LITTLE ROCK, Ark. Marchers protesting the repeal of DACA were not only calling to reinstate the deferred action set in place by the Obama administration, they were also calling for a bill that would directly address issues of immigration and citizenship. The DREAM Act, introduced in 2017, is a bipartisan bill that would help the citizenship process for undocumented DACA beneficiaries, high school and college graduates, current employees and those who have enlisted in the military.
Mireya Reith is the founding executive director of the Arkansas United Community Coalition. She is a second-generation immigrant born in Fayetteville Arkansas, and she is committed to helping the community.
Reith’s family was one of the first families to arrive in Fayetteville. She moved from the state as soon as she had the opportunity, because she did not feel welcomed in Arkansas. When she came back, Arkansas had become the fourth fastest-growing immigrant population.
“My nickname in grade school was ‘Mexican monkey,’ because, as I came to learn, that is how they identified our people from our countries. They saw us as less than human.” Reith said.
Reith explained that she did not want to go back to Arkansas, but she returned as a volunteer. She helped excite the Latino vote in the state in 2010. This was one of the first times the Latino vote had been considered by the Arkansas’ candidates running for office. Reith gathered many DREAMers and convinced them to support Blanche Lincoln, who had agreed to help the DREAMers. However, in the end, Lincoln did not vote to support DREAM.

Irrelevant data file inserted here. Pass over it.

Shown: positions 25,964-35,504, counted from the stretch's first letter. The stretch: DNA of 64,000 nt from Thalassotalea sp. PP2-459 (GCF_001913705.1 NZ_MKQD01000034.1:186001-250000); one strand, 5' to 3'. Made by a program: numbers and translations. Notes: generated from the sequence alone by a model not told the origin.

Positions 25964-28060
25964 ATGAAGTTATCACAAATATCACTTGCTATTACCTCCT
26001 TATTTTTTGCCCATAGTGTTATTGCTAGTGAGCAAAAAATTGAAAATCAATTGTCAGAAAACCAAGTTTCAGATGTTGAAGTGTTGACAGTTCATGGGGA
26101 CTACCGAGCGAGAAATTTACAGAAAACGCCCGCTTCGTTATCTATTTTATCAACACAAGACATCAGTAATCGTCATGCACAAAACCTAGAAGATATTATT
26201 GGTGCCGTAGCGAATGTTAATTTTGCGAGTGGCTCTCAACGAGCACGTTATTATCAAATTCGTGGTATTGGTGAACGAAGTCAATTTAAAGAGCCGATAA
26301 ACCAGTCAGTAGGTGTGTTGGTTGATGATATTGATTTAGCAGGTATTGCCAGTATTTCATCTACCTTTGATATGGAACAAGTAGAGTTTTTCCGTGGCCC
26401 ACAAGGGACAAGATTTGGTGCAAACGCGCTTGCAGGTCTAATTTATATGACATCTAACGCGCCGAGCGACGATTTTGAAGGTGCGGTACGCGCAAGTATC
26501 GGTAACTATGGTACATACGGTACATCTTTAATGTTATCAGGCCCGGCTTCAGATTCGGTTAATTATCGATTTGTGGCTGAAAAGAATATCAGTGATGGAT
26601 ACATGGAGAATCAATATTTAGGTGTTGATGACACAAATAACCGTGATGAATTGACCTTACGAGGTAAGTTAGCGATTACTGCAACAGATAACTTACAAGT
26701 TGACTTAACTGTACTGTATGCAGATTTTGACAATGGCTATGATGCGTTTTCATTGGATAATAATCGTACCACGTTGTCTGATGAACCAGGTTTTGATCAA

“She said, ‘Mireya, I’m sorry. I’m going to lose more white votes than I’m going to gain in Latino votes by supporting the DREAM Act. I can’t do anything for you if I’m not in office,’” Reith explained.
Mireya decided to follow through with her job and support Lincoln, and she was surprised when she saw many DREAMers join her.
“They said to me, ‘Mireya, we are not willing and we are not ready to give up on our future. We have to believe that eventually our politicians will eventually do the right thing. But if we don’t show up, then nothing is going to happen,” Mireya said.
From that day, Mireya has committed to help immigrants and specifically DREAMers in Arkansas. That is when she founded the AUCC.
“I refuse to believe this is Arkansas’ legacy,” Reith said. “Arkansas rejected me, and I will not stand to have Arkansas reject other kids like me and so many others in our state.”
Reith explains that AUCC’s mission is to empower Arkansas’ immigrants in their communities through civic engagement and by helping immigrants become more integrated in Arkansas. They also try to avoid injustice by educating immigrants on their rights. They encourage the community to document any injustices in order to take action against them.
Reith explained that the community of Siloam Spring who could potentially be affected by the removal of DACA can be helped by the AUCC. They are providing free assistance on DACA renewals.
Senator Joyce Elliot, has been fighting since 2003 to pass the Arkansas DREAM act. “I will keep trying until the DREAM comes true,” she said.
Karla Condado – News Editor